case(i) C(4,3) * C(5,3) = 40 different ways
case(ii) C(4,4) * C(5,2) = 10 different ways.
Hence the total number of ways = 40 + 10 = 50

i.e here the ball are numbered B1, B2 etc i.e B1 B2 B3 W1 W2 W3, B2 B3 B4 W3 W4 W5 etc which doesn't make sense. If we ask how many different ways we can draw balls, it means what are the possible number of pattern of the color, one can get.

So I solve it as follows.

Since we are drawing 6 balls, the possible number of ways black and white balls can be drawn is,

(i) 3 black and 3 white
(ii) 4 black and 2 white

case(i) C(6,3) = 20 , we get the number of ways we see 3 black ball come out when drawn out of 6 attempt. e,g BWBWWB, BBBWWW,...
case(ii) Similarly C(6,4) = 15 , BWWBBB, WWBBBB, ...
Hence the total number of ways = 10 + 15 = 25.
As andrewkirk noted, both interpretations are reasonable. If I'd had to guess which the book meant, I would have picked correctly. That's because I would assume that they have in mind finding the probability of getting at least 3 black. Note in particular that for the second interpretation you don't need to know how many white balls there are, just that there are at least 3.

andrewkirk
HallsofIvy said:
Look at 3 black balls first. One way to do that would be to get "BBBWWW" (three black balls first, then three white). How many different ways can "three black and three white balls be drawn? There are 4 possibilities for the first black ball, then 3 for the second and 2 for the third, 5 for the first white ball, 4 for the second and 3 for the third. But then, how many different orders are there for 'BBBWWW'? Then what about 4 black balls, "BBBBWW and different orders?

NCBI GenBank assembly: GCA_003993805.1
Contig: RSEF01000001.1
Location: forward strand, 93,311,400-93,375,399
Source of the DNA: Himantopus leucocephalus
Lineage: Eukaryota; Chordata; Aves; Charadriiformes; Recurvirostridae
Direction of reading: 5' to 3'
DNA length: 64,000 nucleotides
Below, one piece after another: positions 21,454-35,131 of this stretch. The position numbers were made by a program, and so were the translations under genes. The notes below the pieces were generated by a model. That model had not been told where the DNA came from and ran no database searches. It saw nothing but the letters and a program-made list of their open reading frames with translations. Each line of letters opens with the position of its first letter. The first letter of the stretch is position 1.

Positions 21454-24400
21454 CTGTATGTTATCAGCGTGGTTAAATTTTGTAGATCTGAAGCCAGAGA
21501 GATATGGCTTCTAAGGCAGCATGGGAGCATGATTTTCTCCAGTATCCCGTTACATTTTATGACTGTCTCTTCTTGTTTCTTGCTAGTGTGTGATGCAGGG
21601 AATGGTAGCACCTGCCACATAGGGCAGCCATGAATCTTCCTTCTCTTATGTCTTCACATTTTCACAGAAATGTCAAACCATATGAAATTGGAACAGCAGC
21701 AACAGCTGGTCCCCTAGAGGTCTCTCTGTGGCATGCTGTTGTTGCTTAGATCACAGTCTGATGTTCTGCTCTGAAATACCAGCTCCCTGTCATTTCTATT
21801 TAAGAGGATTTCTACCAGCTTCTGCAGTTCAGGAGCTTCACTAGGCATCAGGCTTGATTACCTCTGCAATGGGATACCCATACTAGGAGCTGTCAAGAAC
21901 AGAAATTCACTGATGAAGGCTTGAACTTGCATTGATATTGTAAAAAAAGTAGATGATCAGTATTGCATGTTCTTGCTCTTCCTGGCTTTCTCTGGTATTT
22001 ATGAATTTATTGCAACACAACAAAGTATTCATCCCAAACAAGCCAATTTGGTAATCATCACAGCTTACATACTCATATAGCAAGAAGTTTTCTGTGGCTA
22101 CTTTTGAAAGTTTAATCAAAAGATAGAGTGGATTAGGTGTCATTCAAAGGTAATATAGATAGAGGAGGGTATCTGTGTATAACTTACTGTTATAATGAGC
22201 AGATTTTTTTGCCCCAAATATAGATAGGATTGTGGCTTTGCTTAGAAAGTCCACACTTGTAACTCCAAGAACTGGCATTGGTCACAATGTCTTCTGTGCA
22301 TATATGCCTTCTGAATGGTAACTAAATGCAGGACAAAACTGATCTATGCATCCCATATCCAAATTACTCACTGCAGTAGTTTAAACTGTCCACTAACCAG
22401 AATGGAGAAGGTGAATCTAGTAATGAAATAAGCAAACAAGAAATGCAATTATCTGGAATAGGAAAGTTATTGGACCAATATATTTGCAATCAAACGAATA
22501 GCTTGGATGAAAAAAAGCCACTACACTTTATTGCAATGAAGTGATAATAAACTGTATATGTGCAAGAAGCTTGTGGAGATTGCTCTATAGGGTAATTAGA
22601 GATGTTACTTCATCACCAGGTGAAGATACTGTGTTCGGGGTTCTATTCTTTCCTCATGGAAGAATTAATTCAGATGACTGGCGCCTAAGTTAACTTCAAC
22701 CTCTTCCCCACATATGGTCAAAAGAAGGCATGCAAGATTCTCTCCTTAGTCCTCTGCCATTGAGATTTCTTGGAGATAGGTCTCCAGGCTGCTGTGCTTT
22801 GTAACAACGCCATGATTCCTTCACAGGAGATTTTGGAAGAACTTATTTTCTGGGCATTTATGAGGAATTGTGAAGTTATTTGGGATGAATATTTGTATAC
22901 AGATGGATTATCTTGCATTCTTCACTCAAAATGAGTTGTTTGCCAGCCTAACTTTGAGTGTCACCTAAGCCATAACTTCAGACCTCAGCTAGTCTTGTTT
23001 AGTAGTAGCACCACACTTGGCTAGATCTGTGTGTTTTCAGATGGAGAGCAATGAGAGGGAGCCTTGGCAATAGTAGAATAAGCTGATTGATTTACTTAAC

According to the question i.e determine the number of ways in which at least 3 black balls can be drawn.

Doesn't it the only thing which makes sense is, what are the possible orders , ball can come out from the bag when drawn. Because same color ball are considered identical.

for e.g, 4 black ball and 2 white ball i.e C(6,4) = 15 ways i.e

if we write the order of black ball coming out in number, it would be as below and remaining is obviously white, and combination of white is hence not required.

1234
1235
1236

1245
1246
1256

1345
1346
1356

1456

2345
2346
2356

2456

3456

Similarly case(ii) 3 black ball and 3 white ball i.e C(6,3) = 20 ways.

Hence the total number of ways = 15 + 20 =35 ways and not 50( book answers).